Insulin is a hormone that lowers the level of glucose (a type of sugar) in the blood . It's made by the beta cells of the pancreas and released into the blood when the glucose level goes up, such as after eating. Insulin helps glucose enter the body's cells, where it can be used for energy or stored for future use. In diabetes, the pancreas doesn't make enough insulin or the body can't respond normally to the insulin that is made. This causes the glucose level in the blood to rise. Continue reading >>

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  1. manohman

    Why can't fat be converted into Glucose?

    So the reason cited is that beta oxidation/metabolism of fats leads to formation of acetyl coa, a 2 carbon molecule, and that because of that it cannot be converted back into glucose.
    Why exactly is that the case?
    If Glucogenic amino acids can be converted into citric acid cycle intermediates and then turn back into glucose via gluconeogensis, then why cant Fatty Acids which yield Acetyl Coa. Can't you just have Acetyl Coa enter the citric acid cycle and produce the same intermediates that the glucogenic amino acids creat?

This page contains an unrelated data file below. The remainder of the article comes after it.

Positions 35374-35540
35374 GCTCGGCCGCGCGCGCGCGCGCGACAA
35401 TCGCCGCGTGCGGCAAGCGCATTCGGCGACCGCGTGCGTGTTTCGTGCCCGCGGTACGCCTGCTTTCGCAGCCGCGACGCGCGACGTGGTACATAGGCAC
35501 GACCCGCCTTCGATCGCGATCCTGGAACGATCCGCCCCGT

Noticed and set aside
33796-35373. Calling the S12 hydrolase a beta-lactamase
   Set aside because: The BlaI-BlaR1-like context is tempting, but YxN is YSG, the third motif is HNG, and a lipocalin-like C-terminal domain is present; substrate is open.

2. Czarcasm

    manohman said: ↑
    So the reason cited is that beta oxidation/metabolism of fats leads to formation of acetyl coa, a 2 carbon molecule, and that because of that it cannot be converted back into glucose.
    Why exactly is that the case?
    If Glucogenic amino acids can be converted into citric acid cycle intermediates and then turn back into glucose via gluconeogensis, then why cant Fatty Acids which yield Acetyl Coa. Can't you just have Acetyl Coa enter the citric acid cycle and produce the same intermediates that the glucogenic amino acids creat?
    Click to expand... Both glucose and fatty acids can be stored in the body as either glycogen for glucose (stored mainly in the liver or skeletal cells) or for FA's, as triacylglycerides (stored in adipose cells). We cannot store excess protein. It's either used to make other proteins, or flushed out of the body if in excess; that's generally the case but we try to make use of some of that energy instead of throwing it all away.